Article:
In a recent review, the Farmington Board of Education policy committee wanted to take a fresh approach to the school calendar and rearrange learning time to make room for the needs of both students and teachers.
Members of the policy committee presented what they came up with – still under discussion – to the full board Monday evening.
“We went in trying to do some interesting things with the calendar,” Bill Beckert said. “We were concerned with the interruptions in the first half of the school year with all the days off.”
They were also concerned with finding a way to add more professional development time – of critical importance, administrators have said, as the district switches over to a new state-mandated curriculum across subject matters.
The plan they came up with includes a 181-day school year that starts consistently the Monday before Labor Day and provides five 90-minute early dismissal days for professional development.
“We’re trying to recapture ongoing professional development time,” Superintendent Kathleen Greider said. “The five 90-minute early release days allow for professional development. The extra day ensures we don’t lose instructional time.”
The early dismissal days – which West Hartford already holds weekly – would fall on the second Tuesday, every other month. The committee proposed beginning them in September, but Melanie Meehan, a board member and teacher, mentioned that doing so might contribute to the disjointed nature of the first month of school.
EXCL Director Vince LaFontan said the program could accommodate the increased number of students who would likely seek afterschool care during the early-dismissal days. Those students normally enrolled on Tuesdays wouldn’t pay an extra fee for the additional time. Those who are not, would.
And there would be other expenses to making up the instructional time with an extra day of school, Greider said. Because of contracts, to extend school for 181 days would add $18,500 to pay paraprofessionals for the extra day. The district would pay $9,500 for bus attendants.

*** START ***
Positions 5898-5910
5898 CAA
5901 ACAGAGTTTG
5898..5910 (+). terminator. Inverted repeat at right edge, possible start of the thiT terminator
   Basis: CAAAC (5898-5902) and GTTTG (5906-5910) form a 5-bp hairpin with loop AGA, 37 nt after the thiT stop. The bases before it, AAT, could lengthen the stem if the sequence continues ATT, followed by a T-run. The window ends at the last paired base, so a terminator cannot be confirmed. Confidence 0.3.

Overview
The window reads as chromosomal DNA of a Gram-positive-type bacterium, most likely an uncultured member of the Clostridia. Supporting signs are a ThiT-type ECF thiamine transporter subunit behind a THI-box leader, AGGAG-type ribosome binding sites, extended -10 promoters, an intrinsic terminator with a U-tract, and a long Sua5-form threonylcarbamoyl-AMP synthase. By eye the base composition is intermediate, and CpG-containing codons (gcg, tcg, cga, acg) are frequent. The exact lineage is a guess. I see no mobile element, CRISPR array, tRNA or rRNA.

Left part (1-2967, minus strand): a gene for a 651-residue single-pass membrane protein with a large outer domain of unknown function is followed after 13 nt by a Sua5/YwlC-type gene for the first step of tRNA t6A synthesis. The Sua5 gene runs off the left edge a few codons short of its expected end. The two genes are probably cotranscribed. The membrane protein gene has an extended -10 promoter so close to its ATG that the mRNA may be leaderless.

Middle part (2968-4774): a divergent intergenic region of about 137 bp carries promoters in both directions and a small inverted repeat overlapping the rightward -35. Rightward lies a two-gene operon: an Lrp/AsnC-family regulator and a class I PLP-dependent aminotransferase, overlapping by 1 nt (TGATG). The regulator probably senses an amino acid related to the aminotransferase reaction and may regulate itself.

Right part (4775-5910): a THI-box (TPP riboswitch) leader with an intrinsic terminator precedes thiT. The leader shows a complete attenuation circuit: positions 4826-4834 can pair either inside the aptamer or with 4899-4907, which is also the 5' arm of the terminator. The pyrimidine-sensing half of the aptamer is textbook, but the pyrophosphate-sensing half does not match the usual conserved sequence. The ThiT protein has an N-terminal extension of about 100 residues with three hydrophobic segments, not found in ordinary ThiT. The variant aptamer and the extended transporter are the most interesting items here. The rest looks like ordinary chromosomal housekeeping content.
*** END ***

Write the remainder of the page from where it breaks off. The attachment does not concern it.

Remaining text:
The many holidays, including Labor Day, were one factor that influenced the recommendation to start before Labor Day.
Students’ attitudes and concern about the calendar extending too long were others.
“Kids are ready to learn at the end of August; they’re not at the end of June. We have evidence of that,” Beckert said.
The committee considered that the last week in August is a popular family vacation week and some members weren’t convinced the earlier start would be well received in the community.
Ellen Siuta said she would like to hear from parents and Jon Landry recommended looking at other districts’ calendars. Many, he said, start the week before Labor Day on a Wednesday, which is not quite as early.
“It is much easier as a teacher to start the year with a five-day week,” Meehan said. “To start with a three-day week is just another broken week where you don’t get the rhythms you need to establish a routine.”
Greider noted that for the next 10 years, the earliest start date under the proposed plan would be Aug. 25.
The committee considered other options, including holding school on the traditional holidays of Veteran’s Day and Columbus Day. Members talked with representatives of veterans in town to see how that group would respond.
They also found that many college visits and sporting events are scheduled around Columbus Day and decided against the change.
They considered consolidating the February and April vacations but met with strong opposition from teachers and custodians, who said the students and the buildings rely on the February break.
The board will consider the proposed calendar changes during its two upcoming meetings on Oct 15 and 29.